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Process for Nanoscale Thick SOI Substrate with Thermally Conductive Buried Insulator

A.Y. Usenko, W.N. Carr and B. Chen
Silicon Wafer Technologies, US

Keywords: silicon-on-insulator, nonstoichiometric silicon nitride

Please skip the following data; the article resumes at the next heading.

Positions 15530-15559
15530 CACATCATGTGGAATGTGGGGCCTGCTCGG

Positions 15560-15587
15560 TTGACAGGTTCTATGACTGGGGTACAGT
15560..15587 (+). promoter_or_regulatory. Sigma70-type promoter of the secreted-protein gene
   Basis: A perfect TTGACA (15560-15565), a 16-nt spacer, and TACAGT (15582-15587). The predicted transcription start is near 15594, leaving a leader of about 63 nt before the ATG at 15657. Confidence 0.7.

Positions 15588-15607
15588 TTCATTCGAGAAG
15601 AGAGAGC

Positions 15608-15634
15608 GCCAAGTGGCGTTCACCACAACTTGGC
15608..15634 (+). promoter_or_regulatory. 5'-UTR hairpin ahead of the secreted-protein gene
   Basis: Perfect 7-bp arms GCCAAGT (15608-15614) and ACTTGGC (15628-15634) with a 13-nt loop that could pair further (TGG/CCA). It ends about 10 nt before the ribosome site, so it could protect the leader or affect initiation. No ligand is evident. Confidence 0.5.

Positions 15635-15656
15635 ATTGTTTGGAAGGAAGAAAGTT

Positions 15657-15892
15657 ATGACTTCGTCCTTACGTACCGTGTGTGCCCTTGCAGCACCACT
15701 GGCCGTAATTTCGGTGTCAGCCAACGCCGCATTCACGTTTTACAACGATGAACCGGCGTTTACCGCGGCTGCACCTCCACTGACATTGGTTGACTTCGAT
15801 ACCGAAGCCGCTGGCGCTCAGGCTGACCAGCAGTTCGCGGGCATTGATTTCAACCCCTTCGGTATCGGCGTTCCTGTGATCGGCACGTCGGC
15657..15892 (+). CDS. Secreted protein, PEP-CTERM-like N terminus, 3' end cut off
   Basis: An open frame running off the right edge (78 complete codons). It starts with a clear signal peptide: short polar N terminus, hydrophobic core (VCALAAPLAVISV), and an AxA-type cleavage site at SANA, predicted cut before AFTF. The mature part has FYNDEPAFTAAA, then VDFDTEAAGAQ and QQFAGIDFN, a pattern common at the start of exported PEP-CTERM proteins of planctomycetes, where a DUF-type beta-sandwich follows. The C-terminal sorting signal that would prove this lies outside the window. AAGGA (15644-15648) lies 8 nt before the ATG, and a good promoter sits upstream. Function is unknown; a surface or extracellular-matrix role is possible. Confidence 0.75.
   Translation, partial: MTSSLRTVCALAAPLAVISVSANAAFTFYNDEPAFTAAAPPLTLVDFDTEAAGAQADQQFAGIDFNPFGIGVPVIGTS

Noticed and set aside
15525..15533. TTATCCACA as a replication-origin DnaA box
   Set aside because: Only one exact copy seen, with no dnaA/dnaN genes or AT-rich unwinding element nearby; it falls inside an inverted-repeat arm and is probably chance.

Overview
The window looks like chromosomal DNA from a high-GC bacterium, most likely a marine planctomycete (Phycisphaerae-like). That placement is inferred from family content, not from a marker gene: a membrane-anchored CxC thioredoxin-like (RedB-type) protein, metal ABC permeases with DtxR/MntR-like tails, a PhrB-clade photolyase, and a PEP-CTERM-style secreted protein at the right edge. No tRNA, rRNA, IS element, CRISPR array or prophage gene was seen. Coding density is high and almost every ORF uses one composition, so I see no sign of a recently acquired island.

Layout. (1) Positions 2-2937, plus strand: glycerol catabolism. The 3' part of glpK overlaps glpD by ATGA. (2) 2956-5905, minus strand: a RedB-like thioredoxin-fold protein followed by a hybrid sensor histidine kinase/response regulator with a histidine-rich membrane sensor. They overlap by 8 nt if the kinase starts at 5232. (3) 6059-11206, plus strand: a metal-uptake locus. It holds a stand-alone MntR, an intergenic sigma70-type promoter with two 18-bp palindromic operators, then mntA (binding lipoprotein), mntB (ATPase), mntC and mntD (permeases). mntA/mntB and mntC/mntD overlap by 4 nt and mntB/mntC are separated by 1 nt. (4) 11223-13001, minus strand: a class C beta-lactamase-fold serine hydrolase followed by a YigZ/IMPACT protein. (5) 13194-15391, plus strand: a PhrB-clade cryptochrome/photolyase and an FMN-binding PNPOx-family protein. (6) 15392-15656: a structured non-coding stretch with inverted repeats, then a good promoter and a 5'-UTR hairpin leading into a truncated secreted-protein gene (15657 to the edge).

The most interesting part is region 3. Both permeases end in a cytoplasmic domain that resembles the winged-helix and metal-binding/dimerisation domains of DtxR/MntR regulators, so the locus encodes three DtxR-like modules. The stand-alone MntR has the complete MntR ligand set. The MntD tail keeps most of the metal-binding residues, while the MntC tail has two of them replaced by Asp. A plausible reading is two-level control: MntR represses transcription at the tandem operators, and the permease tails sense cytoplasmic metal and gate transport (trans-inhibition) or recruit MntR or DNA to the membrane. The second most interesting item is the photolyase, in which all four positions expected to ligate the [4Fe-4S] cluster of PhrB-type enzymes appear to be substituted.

The process for manufacturing of silicon-on-insulator wafers having an ultrathin top single crystalline silicon layer and thermally conductive buried insulator layer is described. This is a layer transfer type process. The process consists of the following steps: (1) implantation of noble gas ions into a donor wafer. A layer of nanobubbles is formed in silicon. The nanobubble layer will further serve to trap hydrogen. A projection range of the implanted ions defines a thickness of silicon layer to be transferred in a nanoscale range. (2) processing of the implanted wafer in hydrogen plasma. Hydrogen diffuses into silicon and form hydrogen platelets. The nanobubbles serve as nuclei for the platelets. (3) deposition of SiN:H layer on a surface of the donor wafer. The nitride is deposited by PECVD at low temperature to exclude outdiffusion of hydrogen from the platelets. The SiN:H is an additional source of hydrogen for building the platelet layer, and also a diffusion barrier to prevent premature hydrogen losses from the platelet layer. (4) polishing of a surface of the deposited nitride to make the surface bondable. (5) bonding of the donor wafer to a handle wafer. The surfaces are activated for bonding due to hydramine groups N-H adsorbed on the mating surfaces. (6) cleavage of the donor wafer along the hydrogen rich layer, postbonding, and SOI wafer finishing. The final SOI wafer has a very thin top silicon layer, and thermally conductive buried insulator layer. An interface between silicon and buried insulator has low interface state density. The final SOI is a promising initial substrate for future generations of chips.

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